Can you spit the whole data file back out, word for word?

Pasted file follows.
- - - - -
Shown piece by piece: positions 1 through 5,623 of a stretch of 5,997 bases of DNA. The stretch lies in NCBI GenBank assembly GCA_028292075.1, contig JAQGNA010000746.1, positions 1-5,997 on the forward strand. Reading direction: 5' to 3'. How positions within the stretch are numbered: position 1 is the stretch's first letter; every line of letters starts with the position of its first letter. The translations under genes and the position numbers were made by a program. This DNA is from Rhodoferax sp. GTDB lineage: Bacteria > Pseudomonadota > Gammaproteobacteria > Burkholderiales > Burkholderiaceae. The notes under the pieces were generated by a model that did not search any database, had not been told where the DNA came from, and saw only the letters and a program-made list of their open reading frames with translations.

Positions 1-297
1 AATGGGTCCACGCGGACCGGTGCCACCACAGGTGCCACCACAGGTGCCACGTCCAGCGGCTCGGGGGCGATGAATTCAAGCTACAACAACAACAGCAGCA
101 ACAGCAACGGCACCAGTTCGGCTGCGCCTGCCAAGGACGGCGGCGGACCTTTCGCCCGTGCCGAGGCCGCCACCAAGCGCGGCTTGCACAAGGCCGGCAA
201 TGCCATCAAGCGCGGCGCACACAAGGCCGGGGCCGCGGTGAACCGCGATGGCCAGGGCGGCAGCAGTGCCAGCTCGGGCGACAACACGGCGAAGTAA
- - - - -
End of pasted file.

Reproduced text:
Shown piece by piece: positions 1 through 5,623 of a stretch of 5,997 bases of DNA. The stretch lies in NCBI GenBank assembly GCA_028292075.1, contig JAQGNA010000746.1, positions 1-5,997 on the forward strand. Reading direction: 5' to 3'. How positions within the stretch are numbered: position 1 is the stretch's first letter; every line of letters starts with the position of its first letter. The translations under genes and the position numbers were made by a program. This DNA is from Rhodoferax sp. GTDB lineage: Bacteria > Pseudomonadota > Gammaproteobacteria > Burkholderiales > Burkholderiaceae. The notes under the pieces were generated by a model that did not search any database, had not been told where the DNA came from, and saw only the letters and a program-made list of their open reading frames with translations.

Positions 1-297
1 AATGGGTCCACGCGGACCGGTGCCACCACAGGTGCCACCACAGGTGCCACGTCCAGCGGCTCGGGGGCGATGAATTCAAGCTACAACAACAACAGCAGCA
101 ACAGCAACGGCACCAGTTCGGCTGCGCCTGCCAAGGACGGCGGCGGACCTTTCGCCCGTGCCGAGGCCGCCACCAAGCGCGGCTTGCACAAGGCCGGCAA
201 TGCCATCAAGCGCGGCGCACACAAGGCCGGGGCCGCGGTGAACCGCGATGGCCAGGGCGGCAGCAGTGCCAGCTCGGGCGACAACACGGCGAAGTAA